The Flimsy Foolishness of Worldly Wisdom
The ignorance of contemporary philosophy
During my first college experience, I took a senior seminar in philosophy. At that time in my life, I had rejected God, and the appeal of intellectualism made me feel important. Philosophy was something scholars studied, and only really smart people could handle it.
I wanted to be counted among the smart people. I don’t remember much about that class except for the heavy reading load. All the books were printed with small fonts, which probably contributed to the mystery. Much of it made no sense.
Although it’s been way too many years since that first experience with philosophy, I now understand why I didn’t understand it. I don’t think it’s meant to be understood. I think it’s meant to create confusion, cause one philosopher to feel superior to another, and for people to respond with awe about something “profound.”
Basically, some dude spends a lot of rumination time coming up with an argument or an idea that is different from everyone else so he can feel more important and gain some attention for a while for this “new idea.” But most of the “new ideas” are wispy, and they certainly don’t make anyone feel any better.
As Bett Harris noted in her recent article, the subjective truth-ing so pervasive in contemporary society directly correlates with increased misery in the world.
All of this subjectivity comes from postmodern philosophy. I have had the pleasure of auditing some undergraduate college courses in philosophy, and in my adult mind, I still think it is ridiculous. I read the Bible, and my faith is strong, probably contributing to a level of discernment regarding Truth.
What I find interesting is that in college-level Philosophy 101 courses, the book of Ecclesiastes is decidedly missing. King Soloman is considered by many to be one of the wisest men in history, so why is this book not in a philosophy course?
Another missing bit of brilliance is C.S. Lewis’ Abolition of Man. Although known for his work as a Christian, this book is a work of philosophy that he wrote before becoming a Christian. In it, he foretells the destruction of a society that educates its children with no moral code or absolute truth.
Also missing is the news that a couple of the world’s “most revered” philosophers became Christians before they died. In his book, Is Atheism Dead? Eric Metaxas shares evidence of three notable late-life conversions to Christianity by Jean-Paul Sartre, Albert Camus, and Antony Flew, some of the most influential subjectivists in philosophy.
Young college students are not getting the full philosophical story, are they?
This is why self-learning is so important. If people rely solely on teachers to dispense knowledge, only a biased version will be presented. This is frustrating on several levels, especially since it is obvious a majority of young people are not learning. They are glued to screens and getting dumber. But that’s for a separate article.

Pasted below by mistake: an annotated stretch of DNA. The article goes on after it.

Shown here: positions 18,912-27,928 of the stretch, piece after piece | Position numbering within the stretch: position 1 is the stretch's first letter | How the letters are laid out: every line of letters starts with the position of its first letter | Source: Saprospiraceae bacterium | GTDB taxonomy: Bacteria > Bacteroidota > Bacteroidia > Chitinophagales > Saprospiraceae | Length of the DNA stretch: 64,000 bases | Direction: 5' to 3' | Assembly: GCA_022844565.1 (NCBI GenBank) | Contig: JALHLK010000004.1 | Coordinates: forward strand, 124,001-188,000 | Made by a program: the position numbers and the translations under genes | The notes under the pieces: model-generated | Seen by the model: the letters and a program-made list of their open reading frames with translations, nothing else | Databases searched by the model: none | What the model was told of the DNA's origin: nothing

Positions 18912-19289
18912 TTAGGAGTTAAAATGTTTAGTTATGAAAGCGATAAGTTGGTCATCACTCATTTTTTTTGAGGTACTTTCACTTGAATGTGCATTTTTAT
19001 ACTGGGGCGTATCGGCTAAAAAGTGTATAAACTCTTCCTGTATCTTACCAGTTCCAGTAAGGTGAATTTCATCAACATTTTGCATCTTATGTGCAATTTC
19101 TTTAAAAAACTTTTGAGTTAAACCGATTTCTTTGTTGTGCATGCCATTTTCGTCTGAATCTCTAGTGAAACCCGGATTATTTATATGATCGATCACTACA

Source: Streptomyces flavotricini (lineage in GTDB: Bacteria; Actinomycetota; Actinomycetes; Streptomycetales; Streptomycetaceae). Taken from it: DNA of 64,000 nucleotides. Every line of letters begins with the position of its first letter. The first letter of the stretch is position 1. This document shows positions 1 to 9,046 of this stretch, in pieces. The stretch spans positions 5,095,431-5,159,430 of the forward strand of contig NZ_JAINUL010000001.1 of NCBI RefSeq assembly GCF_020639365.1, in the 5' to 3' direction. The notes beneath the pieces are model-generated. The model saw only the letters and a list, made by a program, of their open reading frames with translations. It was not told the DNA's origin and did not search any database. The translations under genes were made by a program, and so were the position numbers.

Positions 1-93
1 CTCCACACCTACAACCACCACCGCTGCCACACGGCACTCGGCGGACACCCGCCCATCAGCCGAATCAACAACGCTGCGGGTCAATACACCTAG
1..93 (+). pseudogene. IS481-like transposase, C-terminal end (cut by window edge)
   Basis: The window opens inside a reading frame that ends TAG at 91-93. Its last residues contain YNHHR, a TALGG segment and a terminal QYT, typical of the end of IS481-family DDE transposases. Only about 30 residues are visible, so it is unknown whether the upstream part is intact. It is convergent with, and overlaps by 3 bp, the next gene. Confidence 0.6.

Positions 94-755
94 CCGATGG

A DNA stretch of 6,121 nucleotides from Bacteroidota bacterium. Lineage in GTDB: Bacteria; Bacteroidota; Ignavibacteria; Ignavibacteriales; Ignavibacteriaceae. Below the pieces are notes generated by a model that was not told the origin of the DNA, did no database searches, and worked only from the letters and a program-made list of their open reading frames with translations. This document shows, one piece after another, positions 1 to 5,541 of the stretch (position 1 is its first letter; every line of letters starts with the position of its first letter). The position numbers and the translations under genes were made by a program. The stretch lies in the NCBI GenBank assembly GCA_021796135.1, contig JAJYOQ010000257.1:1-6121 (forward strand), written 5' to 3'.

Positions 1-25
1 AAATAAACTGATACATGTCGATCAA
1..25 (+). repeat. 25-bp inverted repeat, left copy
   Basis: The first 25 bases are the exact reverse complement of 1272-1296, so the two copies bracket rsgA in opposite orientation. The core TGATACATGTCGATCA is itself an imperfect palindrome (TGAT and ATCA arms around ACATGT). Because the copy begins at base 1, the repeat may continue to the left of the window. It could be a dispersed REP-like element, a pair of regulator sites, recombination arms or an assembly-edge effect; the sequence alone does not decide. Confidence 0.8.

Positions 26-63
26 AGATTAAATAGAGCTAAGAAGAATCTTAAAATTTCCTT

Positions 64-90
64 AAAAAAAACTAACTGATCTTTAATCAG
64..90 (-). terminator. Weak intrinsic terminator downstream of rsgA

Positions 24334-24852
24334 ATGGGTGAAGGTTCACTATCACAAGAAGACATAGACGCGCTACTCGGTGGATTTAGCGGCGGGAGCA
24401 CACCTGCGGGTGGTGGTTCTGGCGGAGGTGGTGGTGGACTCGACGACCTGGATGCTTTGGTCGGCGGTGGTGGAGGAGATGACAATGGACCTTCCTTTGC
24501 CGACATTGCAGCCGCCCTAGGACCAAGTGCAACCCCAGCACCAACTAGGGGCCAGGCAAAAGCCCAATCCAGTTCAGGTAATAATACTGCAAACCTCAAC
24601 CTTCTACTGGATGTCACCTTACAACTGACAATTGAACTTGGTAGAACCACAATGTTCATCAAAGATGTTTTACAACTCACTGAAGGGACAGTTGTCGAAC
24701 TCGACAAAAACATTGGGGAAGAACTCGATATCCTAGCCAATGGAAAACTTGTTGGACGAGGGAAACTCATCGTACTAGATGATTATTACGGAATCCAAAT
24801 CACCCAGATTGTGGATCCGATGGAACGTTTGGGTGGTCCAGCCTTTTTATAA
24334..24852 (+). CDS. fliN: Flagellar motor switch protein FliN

In reading 1 Corinthians 1 today, I had to laugh.
Starting in verse 18, Paul explains a little something about the difference between a worldly approach to philosophy and the Word of God. He explains that clever speech, intellectualizing, and philosophizing appeal to people’s brains, but the message of Christ appeals to the heart.
The two do not exist in the same space. That’s why he said,
The message of the cross is foolish to those who are headed for destruction. (1 Corinthians 1:18, NLT).
One cannot use reason and logic and philosophy to understand who Christ is and why he died for our sins. This is a message directed toward the heart.
So where does this leave the philosophers, the scholars, and the world’s brilliant debaters? God has made the wisdom of this world look foolish. (1 Corinthians 1:20, NLT)
I laughed out loud when I read that verse. I laughed with joy.
All these scholars and academics influencing our children and our politicians and changing traditional systems so God is not part of them, are trying to light a candle in the wind.
I wonder if God was working on this non-believing college student during that senior seminar. Perhaps the Holy Spirit was nudging me, telling me that the words of those philosophers in small type were foolish.
The world needs truth, and there is only one Truth.
Things feel very upside down, but let this sink in:
God chose things despised by the world, things counted as nothing at all, and used them to bring to nothing what the world considers important. (1 Corinthians 1:27–29, NLT)
Our human reasoning is foolish. The quest for intellectual knowledge apart from God is foolish. What the world considers important, God will bring to nothing.
The days I feel overwhelmed at the ridiculousness of what is happening in the world today, I hold fast to God, whom I trust above all.
For some great free philosophy courses, check out Hillsdale College.
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